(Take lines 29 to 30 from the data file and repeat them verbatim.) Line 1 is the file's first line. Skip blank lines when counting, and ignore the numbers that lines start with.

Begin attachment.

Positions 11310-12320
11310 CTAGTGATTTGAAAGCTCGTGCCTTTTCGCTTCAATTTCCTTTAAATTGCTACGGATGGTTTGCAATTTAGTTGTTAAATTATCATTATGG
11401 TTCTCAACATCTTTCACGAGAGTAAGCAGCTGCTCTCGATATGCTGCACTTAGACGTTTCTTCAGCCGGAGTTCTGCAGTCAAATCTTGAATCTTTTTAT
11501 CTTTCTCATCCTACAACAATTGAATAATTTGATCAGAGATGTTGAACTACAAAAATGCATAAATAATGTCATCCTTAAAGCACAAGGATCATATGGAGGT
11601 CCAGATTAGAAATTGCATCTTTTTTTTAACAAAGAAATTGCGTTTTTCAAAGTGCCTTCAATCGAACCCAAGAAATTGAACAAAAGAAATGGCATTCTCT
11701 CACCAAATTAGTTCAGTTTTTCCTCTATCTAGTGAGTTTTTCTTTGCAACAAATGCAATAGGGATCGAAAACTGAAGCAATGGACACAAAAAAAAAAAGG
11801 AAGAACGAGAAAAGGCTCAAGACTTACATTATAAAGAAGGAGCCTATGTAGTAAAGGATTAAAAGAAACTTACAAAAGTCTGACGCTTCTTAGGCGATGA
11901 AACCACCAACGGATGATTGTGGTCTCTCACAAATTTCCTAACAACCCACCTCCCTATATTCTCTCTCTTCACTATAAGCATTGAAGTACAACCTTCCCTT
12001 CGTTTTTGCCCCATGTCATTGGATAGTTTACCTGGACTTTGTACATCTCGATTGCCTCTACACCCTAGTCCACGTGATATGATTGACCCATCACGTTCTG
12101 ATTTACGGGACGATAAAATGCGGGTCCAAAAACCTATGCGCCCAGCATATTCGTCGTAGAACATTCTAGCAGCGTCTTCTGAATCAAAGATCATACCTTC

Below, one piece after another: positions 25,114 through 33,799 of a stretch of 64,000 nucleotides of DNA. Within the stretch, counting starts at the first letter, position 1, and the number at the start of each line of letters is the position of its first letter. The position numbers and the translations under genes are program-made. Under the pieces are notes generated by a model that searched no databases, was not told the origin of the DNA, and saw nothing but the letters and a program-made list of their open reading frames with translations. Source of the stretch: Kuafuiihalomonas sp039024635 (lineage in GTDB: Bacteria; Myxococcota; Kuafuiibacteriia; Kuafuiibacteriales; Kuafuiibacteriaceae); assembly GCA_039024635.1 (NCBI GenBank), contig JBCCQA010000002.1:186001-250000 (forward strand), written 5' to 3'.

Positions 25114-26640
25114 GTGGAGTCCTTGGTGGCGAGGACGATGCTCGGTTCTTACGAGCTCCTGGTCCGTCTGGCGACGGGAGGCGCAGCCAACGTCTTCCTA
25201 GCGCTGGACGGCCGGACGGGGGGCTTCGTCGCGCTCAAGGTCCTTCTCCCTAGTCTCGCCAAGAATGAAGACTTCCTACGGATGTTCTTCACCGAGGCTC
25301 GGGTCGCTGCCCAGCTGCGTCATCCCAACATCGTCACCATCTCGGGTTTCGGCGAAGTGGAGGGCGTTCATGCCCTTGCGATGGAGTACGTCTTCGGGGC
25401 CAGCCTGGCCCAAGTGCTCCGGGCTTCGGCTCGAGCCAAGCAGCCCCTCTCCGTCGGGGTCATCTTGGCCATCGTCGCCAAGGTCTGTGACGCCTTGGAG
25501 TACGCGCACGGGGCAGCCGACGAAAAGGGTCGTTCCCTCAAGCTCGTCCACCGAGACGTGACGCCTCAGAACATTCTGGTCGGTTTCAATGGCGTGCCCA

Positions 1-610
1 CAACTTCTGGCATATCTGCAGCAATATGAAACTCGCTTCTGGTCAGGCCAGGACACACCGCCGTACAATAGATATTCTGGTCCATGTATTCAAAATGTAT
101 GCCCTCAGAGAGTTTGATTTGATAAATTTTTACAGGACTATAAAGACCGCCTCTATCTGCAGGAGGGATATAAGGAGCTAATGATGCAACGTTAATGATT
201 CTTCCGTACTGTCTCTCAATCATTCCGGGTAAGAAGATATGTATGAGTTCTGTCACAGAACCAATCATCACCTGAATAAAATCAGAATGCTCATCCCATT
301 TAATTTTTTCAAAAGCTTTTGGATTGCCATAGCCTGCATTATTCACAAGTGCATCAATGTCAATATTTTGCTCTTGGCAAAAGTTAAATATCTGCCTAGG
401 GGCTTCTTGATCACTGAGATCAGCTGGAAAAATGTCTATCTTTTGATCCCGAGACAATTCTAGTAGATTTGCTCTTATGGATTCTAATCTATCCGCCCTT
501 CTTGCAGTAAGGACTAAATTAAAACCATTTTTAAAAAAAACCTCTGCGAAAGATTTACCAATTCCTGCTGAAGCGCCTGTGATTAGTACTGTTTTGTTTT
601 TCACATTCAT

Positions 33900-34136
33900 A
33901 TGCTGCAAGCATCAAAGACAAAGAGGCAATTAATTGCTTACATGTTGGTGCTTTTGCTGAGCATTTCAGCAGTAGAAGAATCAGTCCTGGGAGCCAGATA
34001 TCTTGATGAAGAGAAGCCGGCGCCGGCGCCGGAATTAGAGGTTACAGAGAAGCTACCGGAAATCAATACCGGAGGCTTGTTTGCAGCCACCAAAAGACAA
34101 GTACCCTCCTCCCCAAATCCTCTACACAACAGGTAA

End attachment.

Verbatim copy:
34001 TCTTGATGAAGAGAAGCCGGCGCCGGCGCCGGAATTAGAGGTTACAGAGAAGCTACCGGAAATCAATACCGGAGGCTTGTTTGCAGCCACCAAAAGACAA
34101 GTACCCTCCTCCCCAAATCCTCTACACAACAGGTAA